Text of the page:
Liked by 1 person

    1. Hi June, it’s so nice to hear from you. That’s the best slogan a the moment ‘can’t travel but can dream’. Let’s hope it’s not too long before we can all set off again on our own adventures. Like you, we also live in a lovely part of the country, a small town in a semi rural location with some gorgeous countryside on our north of England doorstep which I’ll never take for granted again. I’m writing this sitting on my sunny patio and it’s blissfully quiet. Thank goodness the weather is warming up as I would go stir crazy stuck inside. Take care, Marion.

      Liked by 1 person

      1. I often think what it must be like to be stuck in a top floor flat of a tower block, without a garden or even a balcony, especially with small children. I agree that to be able to sit outside with a cup of tea and a good book is the ultimate treat at the moment!

        Liked by 1 person

  14. Hola! Glad you made it safely to Alicante. We live near Torrevieja, which is around 30 miles from there. Pleased that the sun shone for you – one of the reasons for our retiring here! Spain is such a huge country, as you know…and we’ve only explored parts of it. It’s so varied and we enjoy the cafe life and the fiestas. Ole! Enjoy your future travels and take care. Cheers! x

    Liked by 1 person

    1. Thanks Joy for your kind words.The coast was lovely and I can see why you decided to retire there. Thankfully it’s reasonably warm here today in northern England and I’m sitting on my patio writing this. Happy Easter and take care Marion x

      Like

    1. I think we’re all looking forward to getting back in the road Shane, just about anywhere would be wonderful right now. I’m grateful though to live in a semi-rural spot and have a nice garden to relax in. Going for my daily exercise I’ll never take the local countryside for granted any more. The weather’s beautiful here this morning. How is it with you? Take care, Marion.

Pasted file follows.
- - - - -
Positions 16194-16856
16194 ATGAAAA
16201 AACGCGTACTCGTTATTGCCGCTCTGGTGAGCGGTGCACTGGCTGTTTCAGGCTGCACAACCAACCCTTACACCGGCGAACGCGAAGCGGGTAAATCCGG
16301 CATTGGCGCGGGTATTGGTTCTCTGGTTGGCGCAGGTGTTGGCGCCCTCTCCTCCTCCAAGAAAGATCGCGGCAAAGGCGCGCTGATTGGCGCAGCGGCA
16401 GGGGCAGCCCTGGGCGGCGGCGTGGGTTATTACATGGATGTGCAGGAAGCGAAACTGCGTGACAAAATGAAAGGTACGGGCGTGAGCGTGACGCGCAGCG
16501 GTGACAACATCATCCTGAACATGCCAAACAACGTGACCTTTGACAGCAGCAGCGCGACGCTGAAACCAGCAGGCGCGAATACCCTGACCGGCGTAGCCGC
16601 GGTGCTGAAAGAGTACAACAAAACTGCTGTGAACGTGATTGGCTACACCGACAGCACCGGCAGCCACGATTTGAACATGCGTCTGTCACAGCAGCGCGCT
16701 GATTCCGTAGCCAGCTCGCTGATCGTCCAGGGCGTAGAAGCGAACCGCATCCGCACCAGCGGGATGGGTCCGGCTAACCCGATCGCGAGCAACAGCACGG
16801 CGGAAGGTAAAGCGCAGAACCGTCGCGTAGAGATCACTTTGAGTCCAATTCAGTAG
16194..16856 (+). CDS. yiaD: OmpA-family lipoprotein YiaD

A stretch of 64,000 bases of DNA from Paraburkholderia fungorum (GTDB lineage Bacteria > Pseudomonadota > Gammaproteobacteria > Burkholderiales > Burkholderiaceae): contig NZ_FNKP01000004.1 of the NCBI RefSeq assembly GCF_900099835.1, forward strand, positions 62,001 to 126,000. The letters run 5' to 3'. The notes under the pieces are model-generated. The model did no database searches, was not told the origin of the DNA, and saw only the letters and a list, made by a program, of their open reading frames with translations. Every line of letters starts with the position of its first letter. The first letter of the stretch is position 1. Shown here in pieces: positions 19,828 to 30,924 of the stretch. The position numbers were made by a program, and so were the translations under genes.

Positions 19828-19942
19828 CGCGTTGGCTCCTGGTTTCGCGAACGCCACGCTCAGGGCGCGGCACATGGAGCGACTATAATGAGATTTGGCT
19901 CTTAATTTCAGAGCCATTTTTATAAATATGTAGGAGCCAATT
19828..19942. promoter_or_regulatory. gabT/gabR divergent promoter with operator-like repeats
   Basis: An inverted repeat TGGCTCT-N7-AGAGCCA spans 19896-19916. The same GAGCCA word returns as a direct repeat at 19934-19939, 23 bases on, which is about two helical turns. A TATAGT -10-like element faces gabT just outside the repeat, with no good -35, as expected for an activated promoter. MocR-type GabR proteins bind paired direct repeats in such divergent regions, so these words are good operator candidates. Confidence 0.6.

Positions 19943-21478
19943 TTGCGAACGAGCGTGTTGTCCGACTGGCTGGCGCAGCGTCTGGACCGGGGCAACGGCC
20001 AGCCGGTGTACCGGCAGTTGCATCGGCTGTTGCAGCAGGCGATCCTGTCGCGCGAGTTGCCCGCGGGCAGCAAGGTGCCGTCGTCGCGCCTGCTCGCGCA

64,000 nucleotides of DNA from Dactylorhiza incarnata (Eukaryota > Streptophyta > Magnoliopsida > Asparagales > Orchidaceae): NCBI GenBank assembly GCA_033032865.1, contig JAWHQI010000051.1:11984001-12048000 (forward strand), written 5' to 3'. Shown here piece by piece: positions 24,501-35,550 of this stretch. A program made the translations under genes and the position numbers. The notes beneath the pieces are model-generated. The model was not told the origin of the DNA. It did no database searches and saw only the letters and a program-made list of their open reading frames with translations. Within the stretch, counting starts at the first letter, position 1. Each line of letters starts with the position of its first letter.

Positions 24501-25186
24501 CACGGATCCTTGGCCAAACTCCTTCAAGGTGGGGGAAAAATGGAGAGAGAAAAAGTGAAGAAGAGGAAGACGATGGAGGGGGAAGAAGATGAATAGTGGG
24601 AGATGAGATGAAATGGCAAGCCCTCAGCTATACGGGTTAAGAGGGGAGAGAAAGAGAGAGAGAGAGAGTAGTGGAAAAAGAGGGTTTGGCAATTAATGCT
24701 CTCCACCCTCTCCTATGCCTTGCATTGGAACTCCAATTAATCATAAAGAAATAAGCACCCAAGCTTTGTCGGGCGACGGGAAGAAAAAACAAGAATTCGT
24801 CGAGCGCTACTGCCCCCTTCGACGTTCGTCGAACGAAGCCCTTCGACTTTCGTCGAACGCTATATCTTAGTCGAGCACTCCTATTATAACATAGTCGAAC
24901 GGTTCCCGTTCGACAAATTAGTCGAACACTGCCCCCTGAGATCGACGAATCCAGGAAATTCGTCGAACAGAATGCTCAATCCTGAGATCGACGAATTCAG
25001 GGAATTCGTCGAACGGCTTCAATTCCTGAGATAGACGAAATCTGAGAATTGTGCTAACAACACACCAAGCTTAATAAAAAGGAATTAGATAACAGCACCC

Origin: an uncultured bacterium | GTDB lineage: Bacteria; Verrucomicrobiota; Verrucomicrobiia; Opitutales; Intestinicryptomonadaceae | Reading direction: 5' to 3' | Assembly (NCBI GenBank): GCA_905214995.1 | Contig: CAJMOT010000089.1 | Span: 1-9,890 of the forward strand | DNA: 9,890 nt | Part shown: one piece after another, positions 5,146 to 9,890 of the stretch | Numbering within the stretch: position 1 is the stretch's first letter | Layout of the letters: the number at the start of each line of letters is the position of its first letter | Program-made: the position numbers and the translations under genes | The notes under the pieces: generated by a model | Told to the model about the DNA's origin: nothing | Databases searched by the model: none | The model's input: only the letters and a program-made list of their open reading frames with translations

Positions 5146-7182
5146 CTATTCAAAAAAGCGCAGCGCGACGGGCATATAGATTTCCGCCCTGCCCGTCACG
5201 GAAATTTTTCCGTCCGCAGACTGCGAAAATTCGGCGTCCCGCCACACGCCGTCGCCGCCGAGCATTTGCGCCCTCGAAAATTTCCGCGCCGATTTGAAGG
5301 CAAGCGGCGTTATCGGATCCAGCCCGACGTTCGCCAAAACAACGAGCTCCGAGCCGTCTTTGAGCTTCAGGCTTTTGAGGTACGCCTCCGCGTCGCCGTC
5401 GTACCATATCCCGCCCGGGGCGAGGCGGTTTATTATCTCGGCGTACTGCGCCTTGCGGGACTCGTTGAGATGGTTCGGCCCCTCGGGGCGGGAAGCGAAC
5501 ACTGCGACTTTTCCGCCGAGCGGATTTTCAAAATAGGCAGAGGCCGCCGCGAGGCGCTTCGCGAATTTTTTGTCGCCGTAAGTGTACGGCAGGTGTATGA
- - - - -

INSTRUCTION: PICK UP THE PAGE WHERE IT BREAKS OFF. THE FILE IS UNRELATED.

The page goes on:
Like

      1. Anonymous

        Weathers lovely here in bray. We can reach the sea and bray head within 2k of house. Back gardens fine for this afternoon. Take care and look forward to more posts.

        Liked by 1 person

        1. I’m out in my garden too. So lovely that we can at least enjoy some fresh air and not have to be cooped up indoors all the time. One of these days I’ll make it over to Bray when we can travel once again. Take care. M.

          Like

      1. I think that’s why I didn’t head straight there. When living in England I would see so many tour brochures, and hear so many people complaining they couldn’t get decent fish and chips in Spain, I was fearful that I’d be spending all my time dodging short-stay holidaymakers

        Liked by 3 people

Leave a Reply

Fill in your details below or click an icon to log in:

WordPress.com Logo

You are commenting using your WordPress.com account. Log Out /  Change )

Google photo

You are commenting using your Google account. Log Out /  Change )

Twitter picture

You are commenting using your Twitter account. Log Out /  Change )

Facebook photo

You are commenting using your Facebook account. Log Out /  Change )

Connecting to %s

This site uses Akismet to reduce spam. Learn how your comment data is processed.